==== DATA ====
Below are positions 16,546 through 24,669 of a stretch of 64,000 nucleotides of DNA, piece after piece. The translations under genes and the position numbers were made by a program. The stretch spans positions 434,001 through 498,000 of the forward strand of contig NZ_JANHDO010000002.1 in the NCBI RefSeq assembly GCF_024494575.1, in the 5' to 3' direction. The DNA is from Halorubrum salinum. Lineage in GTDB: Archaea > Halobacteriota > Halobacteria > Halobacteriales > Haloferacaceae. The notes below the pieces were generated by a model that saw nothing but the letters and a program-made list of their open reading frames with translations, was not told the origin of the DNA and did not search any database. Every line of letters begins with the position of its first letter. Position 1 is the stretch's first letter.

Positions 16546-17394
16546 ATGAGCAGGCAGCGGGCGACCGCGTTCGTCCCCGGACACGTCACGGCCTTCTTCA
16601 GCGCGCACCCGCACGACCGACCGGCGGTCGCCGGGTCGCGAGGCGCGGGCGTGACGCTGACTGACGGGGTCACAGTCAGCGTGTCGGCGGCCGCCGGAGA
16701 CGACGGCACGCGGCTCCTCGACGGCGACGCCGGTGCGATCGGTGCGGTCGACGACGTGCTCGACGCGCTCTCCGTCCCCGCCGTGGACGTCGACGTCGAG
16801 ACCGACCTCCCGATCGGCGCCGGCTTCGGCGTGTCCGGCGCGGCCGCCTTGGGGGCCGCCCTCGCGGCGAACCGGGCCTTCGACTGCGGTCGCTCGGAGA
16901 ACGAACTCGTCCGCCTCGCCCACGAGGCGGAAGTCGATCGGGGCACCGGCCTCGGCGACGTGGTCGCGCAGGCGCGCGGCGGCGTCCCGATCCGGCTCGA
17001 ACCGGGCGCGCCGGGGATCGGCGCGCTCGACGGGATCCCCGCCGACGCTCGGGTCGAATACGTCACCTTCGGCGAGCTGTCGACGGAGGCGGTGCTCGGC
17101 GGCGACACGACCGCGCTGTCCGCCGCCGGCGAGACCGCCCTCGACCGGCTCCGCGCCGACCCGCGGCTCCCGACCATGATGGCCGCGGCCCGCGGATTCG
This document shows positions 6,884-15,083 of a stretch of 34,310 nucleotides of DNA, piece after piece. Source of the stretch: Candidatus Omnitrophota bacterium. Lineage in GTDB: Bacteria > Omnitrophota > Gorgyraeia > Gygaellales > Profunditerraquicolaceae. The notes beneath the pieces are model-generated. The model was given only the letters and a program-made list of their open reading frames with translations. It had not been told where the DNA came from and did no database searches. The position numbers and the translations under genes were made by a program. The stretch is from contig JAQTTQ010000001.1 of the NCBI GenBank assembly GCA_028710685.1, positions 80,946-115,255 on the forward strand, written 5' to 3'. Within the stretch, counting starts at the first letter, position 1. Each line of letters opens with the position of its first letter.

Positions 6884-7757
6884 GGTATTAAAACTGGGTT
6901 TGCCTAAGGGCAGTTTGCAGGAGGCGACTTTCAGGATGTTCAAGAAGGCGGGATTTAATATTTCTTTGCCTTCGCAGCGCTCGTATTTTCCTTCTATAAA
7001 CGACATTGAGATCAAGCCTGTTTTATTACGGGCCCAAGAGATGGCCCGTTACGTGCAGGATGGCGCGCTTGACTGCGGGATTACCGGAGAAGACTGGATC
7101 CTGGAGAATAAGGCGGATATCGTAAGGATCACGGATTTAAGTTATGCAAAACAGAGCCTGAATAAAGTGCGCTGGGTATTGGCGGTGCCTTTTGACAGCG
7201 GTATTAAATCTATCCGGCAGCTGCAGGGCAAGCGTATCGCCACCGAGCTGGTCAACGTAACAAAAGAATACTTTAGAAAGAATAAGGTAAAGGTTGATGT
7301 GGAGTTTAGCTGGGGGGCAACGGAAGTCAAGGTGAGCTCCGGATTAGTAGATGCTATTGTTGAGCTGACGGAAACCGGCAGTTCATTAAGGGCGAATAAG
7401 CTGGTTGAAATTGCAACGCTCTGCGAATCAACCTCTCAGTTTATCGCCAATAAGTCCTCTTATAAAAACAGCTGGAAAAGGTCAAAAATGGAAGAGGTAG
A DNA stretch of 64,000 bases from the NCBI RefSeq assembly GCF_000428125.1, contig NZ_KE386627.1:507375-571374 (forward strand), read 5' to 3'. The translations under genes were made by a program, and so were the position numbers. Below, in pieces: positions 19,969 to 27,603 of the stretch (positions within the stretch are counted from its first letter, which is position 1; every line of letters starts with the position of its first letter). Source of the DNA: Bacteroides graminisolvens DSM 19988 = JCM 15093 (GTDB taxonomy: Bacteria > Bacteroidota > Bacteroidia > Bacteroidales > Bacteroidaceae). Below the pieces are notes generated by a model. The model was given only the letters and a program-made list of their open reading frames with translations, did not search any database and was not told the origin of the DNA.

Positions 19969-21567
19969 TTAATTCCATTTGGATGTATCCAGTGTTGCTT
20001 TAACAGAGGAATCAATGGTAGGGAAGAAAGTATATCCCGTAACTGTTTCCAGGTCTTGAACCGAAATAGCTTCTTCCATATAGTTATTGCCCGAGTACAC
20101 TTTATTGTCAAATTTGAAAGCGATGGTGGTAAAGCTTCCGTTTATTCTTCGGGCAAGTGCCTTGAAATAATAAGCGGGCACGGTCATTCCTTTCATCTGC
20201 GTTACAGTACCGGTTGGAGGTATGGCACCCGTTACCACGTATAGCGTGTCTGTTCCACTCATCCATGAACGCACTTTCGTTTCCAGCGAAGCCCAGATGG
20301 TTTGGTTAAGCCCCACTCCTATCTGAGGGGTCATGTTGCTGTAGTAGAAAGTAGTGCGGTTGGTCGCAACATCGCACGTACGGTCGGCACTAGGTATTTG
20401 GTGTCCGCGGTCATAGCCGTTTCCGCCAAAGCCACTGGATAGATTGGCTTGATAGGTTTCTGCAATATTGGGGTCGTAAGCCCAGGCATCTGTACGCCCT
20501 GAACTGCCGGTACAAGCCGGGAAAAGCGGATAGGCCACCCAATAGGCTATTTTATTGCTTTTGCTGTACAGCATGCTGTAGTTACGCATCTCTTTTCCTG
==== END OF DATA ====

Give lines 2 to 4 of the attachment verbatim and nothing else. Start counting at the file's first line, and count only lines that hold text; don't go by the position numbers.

Positions 16546-17394
16546 ATGAGCAGGCAGCGGGCGACCGCGTTCGTCCCCGGACACGTCACGGCCTTCTTCA
16601 GCGCGCACCCGCACGACCGACCGGCGGTCGCCGGGTCGCGAGGCGCGGGCGTGACGCTGACTGACGGGGTCACAGTCAGCGTGTCGGCGGCCGCCGGAGA